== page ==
Open main menu

Page:Earth-Hunger and Other Essays.djvu/166

This page has been proofread, but needs to be validated.
140
EARTH HUNGER AND OTHER ESSAYS

Now, it is a remarkable fact that if we confine our attention to that conception of liberty which consists in wild unrestraint, the realization of it is not found on any of the lowest stages of civilization at all, but on one which is comparatively high, viz., the pastoral or nomadic stage; it is among the nomadic hordes of Central Asia or among the men of the Bedouin type that the wildest and most untamed form of personal liberty is to be found. Along with it, however, goes ferocity, the practise of plunder as a virtue, blood-thirstiness, and brutishness. Most remarkable of all, however, is the fact that slavery begins on this stage; it appears that men subjugated each other on the same stage on which they subjugated animals. If this observation is true (and although not completely established it has been accumulating evidence in its favor), then it is to be noted that the notion of wild, unrestrained, personal liberty found an approximate realization only when society was so differentiated that some could get this freedom because others had been reduced to servitude.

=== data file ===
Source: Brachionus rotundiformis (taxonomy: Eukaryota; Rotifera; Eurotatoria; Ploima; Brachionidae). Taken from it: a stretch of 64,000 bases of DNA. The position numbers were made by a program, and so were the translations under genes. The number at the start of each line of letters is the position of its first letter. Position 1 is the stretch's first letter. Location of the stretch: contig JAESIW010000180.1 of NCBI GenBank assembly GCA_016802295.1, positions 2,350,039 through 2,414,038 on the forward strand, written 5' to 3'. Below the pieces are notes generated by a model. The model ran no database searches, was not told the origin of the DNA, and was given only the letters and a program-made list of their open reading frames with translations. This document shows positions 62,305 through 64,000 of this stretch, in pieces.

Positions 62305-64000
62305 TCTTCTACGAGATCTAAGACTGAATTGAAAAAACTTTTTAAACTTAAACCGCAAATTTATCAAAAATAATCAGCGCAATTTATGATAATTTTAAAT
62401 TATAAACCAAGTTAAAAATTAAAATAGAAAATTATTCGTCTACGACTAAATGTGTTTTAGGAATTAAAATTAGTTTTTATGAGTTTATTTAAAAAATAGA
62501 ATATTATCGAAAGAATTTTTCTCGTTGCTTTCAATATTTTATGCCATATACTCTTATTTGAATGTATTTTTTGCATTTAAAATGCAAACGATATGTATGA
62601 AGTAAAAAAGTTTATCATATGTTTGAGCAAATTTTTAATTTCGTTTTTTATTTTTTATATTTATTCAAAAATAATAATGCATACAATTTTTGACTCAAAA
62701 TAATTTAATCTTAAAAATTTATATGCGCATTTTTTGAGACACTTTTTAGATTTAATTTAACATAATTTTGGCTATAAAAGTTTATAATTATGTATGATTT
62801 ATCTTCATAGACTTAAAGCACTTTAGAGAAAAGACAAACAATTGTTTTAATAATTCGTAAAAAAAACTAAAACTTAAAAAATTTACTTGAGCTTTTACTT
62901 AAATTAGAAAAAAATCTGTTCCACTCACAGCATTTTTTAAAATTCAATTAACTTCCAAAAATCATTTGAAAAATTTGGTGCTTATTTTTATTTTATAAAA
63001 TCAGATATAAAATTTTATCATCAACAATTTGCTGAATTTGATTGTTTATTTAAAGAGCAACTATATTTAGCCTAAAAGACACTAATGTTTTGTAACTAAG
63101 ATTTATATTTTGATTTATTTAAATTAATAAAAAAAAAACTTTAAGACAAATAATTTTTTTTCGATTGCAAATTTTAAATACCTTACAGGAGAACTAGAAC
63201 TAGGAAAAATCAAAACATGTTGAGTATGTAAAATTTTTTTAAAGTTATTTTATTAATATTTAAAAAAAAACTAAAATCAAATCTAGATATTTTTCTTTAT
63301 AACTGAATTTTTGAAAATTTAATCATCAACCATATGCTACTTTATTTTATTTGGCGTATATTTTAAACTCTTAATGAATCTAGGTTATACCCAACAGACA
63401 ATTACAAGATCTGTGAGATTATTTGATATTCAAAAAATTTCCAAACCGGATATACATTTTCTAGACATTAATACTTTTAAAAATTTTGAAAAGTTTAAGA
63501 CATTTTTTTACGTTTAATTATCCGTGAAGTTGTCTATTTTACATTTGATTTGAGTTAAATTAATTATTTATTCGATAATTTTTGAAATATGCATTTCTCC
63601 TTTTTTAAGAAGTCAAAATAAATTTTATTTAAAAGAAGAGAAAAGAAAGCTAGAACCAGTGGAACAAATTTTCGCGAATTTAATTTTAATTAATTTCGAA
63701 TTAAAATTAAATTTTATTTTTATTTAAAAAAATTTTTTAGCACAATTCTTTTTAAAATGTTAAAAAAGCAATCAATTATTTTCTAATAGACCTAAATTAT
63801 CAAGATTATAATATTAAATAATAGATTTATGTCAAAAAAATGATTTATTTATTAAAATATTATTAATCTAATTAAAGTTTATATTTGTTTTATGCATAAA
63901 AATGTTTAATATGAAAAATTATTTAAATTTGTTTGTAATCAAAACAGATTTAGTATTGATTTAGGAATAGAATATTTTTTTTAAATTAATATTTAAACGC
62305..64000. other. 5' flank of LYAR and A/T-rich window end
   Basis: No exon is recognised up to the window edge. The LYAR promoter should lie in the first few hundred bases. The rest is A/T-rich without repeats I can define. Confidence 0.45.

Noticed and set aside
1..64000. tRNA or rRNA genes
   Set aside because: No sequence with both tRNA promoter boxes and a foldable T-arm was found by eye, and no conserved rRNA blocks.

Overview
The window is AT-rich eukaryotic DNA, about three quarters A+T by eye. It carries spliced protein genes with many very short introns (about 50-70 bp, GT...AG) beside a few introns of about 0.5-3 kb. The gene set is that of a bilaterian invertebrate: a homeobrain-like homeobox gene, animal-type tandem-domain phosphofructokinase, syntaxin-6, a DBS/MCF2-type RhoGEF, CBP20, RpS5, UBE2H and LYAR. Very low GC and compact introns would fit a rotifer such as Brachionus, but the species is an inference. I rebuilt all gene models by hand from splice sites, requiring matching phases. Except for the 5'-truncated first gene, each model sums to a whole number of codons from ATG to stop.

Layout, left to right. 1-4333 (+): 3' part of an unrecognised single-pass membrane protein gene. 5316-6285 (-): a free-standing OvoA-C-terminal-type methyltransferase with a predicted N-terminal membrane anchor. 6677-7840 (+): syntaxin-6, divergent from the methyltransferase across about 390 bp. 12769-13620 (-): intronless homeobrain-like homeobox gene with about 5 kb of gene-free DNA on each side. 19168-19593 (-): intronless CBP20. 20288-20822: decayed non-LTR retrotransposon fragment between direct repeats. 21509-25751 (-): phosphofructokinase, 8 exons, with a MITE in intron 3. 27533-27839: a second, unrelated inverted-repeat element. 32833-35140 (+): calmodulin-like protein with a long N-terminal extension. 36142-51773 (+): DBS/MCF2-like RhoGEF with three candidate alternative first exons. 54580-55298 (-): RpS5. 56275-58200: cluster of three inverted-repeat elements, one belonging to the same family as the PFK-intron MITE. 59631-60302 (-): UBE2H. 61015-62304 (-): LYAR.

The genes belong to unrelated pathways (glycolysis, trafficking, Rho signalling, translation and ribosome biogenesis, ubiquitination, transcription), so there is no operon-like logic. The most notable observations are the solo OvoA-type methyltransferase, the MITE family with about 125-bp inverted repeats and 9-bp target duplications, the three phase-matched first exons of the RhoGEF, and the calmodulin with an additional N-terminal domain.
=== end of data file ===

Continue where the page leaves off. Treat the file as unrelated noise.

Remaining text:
The notion that liberty was a primitive endowment of the race, which has been lost or stolen in the course of civilization, must be abandoned; study of primitive society shows that it is all false and unfounded. It is an exploded myth like the "state of nature" or the "social compact." We shall next see whether there can be liberty, in the sense of unconstraint, in civilization.

Who Is Free? Is It the Civilized Man?

A schoolboy looks through the window and wishes that the hours of restraint were over so that he could run free; he regards with envy the animals which run "at liberty" and the birds which fly in the air. The